Screening of Infants 0-6 MonthsTo be considered a diagnostic procedure, ear specific estimates of type, degree, and configuration of the hearing loss must be obtained. This differs from a simple screening. Adequate confirmation of an infant's hearing status cannot be obtained from a single test measure; rather the initial test battery must include physiologic measures and, if possible, developmentally appropriate behavioral techniques.
Most pediatric offices provide a screening and require referral to a pediatric audiologist for diagnostic testing.
In determining whether an infant should be referred for further testing, a detailed history should be obtained.
Detailed history should include but is not limited to:
a. Parental report of auditory and visual behaviors
b. Motor development
c. Family history of hearing loss
d. History of middle ear pathologies
e. Parental concerns
f. Prenatal, birth, and neonatal history
g. Medical history including: Syndromes or other inheritable conditions, craniofacial anomalies, kidney issues, conditions of limbs/digits, pigmentation issues, exposure to ototoxic medications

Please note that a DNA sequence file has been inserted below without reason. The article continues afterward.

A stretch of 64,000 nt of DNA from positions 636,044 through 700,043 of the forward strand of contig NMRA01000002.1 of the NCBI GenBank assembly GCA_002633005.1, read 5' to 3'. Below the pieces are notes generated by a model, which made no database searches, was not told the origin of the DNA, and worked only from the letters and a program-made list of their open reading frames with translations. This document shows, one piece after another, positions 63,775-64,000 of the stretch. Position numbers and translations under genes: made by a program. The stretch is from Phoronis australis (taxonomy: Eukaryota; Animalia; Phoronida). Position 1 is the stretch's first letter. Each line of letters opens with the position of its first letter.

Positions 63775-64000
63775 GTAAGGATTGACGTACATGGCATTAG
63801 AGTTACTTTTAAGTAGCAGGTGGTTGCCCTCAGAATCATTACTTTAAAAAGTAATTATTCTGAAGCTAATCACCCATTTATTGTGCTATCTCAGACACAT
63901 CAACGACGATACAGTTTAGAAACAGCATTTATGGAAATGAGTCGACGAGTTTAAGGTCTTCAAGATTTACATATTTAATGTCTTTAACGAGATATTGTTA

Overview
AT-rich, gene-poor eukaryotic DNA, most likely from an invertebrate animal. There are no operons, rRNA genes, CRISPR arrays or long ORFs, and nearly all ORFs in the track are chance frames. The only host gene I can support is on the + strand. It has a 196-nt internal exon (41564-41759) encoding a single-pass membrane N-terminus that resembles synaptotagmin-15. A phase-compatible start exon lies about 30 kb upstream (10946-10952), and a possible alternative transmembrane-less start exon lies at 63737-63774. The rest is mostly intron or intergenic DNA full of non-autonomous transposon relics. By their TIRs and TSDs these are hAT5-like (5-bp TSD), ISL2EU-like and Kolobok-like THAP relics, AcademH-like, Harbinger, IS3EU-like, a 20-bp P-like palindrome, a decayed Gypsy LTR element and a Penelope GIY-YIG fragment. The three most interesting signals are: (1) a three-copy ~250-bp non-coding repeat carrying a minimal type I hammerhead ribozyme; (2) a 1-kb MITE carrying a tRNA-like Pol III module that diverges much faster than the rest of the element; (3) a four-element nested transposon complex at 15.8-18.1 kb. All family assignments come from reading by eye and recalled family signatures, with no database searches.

Visual inspection for obvious structural abnormalities of the pinna and ear canal should be included.
Evoked Otoacoustic Emissions
• Either Transient or Distortion Product Emissions are acceptable.
• TEOAE click stimuli: One level (e.g., 80-85 dB pSPL) should be completed.
• DPOAE stimuli: Use L1/L2 of 65/55 dB SPL.
Pass criterion: An emission of 6 dB signal to noise ratio for at least three frequencies in each ear.
• At least one frequency should be located between 2000 and 3000 Hz
• A second frequency should be located between 3000 and 4000 Hz
• The third point could be at any other frequency between 1000 Hz and 6000 Hz
Auditory Brainstem Response (ABR) re-screening
Must be performed on any baby who was admitted to the NICU for more than 5 days. ABR rescreening may be performed on babies who were discharged from a well-baby nursery whether they were initially screened with OAE or ABR technology.